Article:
Obtaining New Credit and IRS Consequences after a Short Sale

2 years ago

Two of the most important questions you can ask when you are involved in a short sale are whether you’ll have any tax liabilities and when you can get credit again. The inquiries about IRS consequences short sales can create should be presented to a financial professional like your CPA. It is possible that since a portion of the original debt is being forgiven that it may now count as income. This is something that should be discussed between you and your accountant.

As far as credit is concerned, your credit report after a short sale is concluded will only show the late payments leading into the arrangement and then show the mortgage as “paid in full.” There are certain types of credit you’ll be able to get immediately. FHA is currently giving out loans the next day after a short sale is completed for those who kept up their mortgage payments before the short sale negotiator sought to make an arrangement with the bank or mortgage lender.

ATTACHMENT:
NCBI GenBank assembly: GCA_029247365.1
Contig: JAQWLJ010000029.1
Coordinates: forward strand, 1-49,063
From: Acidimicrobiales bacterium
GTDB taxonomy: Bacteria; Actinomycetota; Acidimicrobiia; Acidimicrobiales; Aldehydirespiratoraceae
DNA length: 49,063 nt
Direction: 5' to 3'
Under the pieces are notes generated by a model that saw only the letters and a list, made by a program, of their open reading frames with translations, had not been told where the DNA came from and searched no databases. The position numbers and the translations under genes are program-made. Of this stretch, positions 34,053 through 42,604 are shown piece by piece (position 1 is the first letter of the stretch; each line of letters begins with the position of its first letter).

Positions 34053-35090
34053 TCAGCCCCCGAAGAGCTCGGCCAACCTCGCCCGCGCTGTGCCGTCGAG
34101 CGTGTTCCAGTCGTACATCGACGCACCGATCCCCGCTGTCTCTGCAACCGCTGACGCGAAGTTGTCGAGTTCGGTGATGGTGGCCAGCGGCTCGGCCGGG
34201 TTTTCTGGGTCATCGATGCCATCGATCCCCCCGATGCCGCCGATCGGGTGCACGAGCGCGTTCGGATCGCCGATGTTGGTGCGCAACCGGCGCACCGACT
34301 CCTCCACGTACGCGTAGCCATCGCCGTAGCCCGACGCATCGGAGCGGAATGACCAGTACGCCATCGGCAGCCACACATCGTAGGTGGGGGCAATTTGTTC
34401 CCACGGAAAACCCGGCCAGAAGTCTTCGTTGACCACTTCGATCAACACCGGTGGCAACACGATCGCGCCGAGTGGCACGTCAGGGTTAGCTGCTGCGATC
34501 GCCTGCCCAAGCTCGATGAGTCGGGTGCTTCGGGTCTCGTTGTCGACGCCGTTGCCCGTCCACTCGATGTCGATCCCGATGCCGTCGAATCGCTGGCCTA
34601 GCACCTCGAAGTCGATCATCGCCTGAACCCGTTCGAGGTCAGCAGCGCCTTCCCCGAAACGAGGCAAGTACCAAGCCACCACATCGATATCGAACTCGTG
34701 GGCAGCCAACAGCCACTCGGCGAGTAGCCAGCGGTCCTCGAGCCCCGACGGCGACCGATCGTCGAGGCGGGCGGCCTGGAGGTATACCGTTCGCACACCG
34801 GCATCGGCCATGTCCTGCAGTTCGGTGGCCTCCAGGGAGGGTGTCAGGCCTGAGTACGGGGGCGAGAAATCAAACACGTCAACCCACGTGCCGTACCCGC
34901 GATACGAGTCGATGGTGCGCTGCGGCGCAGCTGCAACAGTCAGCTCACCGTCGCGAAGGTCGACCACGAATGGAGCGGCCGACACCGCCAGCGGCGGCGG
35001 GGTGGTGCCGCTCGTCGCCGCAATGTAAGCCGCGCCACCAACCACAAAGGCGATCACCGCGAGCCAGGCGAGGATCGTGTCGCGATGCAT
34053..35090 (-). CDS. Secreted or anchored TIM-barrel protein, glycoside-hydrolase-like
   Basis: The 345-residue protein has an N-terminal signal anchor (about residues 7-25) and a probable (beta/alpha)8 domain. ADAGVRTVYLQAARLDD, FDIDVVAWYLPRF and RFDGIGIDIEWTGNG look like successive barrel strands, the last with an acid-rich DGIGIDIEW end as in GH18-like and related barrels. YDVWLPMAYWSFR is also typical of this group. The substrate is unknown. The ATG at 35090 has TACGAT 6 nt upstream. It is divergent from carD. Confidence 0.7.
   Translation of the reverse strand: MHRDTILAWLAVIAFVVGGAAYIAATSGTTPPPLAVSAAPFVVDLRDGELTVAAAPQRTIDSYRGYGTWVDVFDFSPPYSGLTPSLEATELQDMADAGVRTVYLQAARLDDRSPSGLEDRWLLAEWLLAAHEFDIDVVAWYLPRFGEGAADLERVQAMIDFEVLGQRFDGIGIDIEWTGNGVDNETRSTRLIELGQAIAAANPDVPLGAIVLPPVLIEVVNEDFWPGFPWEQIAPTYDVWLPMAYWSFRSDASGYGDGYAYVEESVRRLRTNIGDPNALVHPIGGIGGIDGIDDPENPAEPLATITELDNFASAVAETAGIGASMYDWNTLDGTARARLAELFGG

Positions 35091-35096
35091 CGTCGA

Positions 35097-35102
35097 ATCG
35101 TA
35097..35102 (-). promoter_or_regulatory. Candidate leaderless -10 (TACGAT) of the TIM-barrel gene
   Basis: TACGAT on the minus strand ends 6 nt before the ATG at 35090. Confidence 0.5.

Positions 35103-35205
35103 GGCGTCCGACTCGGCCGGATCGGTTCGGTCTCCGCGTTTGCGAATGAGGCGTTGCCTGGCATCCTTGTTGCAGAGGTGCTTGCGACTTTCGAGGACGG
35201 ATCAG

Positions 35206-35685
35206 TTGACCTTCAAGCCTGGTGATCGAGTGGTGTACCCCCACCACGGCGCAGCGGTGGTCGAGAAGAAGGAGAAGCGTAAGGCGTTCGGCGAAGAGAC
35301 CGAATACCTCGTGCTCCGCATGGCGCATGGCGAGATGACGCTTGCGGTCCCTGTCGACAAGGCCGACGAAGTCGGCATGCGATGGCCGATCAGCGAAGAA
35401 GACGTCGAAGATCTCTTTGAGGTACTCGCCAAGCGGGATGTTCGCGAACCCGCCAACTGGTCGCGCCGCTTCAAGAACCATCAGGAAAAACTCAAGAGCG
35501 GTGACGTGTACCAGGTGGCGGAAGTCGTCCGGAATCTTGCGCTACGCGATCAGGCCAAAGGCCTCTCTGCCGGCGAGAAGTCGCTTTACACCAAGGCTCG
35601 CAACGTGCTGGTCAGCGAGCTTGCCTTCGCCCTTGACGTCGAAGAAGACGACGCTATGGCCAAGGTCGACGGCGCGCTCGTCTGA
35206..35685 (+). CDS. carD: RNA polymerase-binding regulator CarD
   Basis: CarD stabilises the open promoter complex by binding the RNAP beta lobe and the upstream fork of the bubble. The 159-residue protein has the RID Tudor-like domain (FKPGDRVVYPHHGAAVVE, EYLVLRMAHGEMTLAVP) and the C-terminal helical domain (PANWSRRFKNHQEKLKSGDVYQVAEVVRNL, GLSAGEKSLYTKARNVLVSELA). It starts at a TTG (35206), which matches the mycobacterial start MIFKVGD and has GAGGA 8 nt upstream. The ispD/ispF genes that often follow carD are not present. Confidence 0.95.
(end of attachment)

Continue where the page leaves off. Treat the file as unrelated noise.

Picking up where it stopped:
If you are refused for a short sale arrangement, the foreclosure that follows will be listed on your credit report for ten years. You will not be able to get a loan or a new mortgage for at least five years. With a short sale, you can get most credit in eighteen to twenty-four months, basically a fresh start after just two short years. You’ll also be debt free from your previous mortgage, minus any tax liability you may incur.

Seeking the advice of a professional is recommended in each of these aspects of a short sale. A short sale expert realtor can negotiate the actual deal for you but you’ll need to talk to an accountant or even an attorney to make sure that you understand your tax liabilities and the impact on your credit that a short sale will create. It’s a good option if you owe more on a property than you can afford to pay or that it is worth. Just make sure you know what you’re getting yourself into and what the consequences and benefits of your actions are.

More from REAinUSA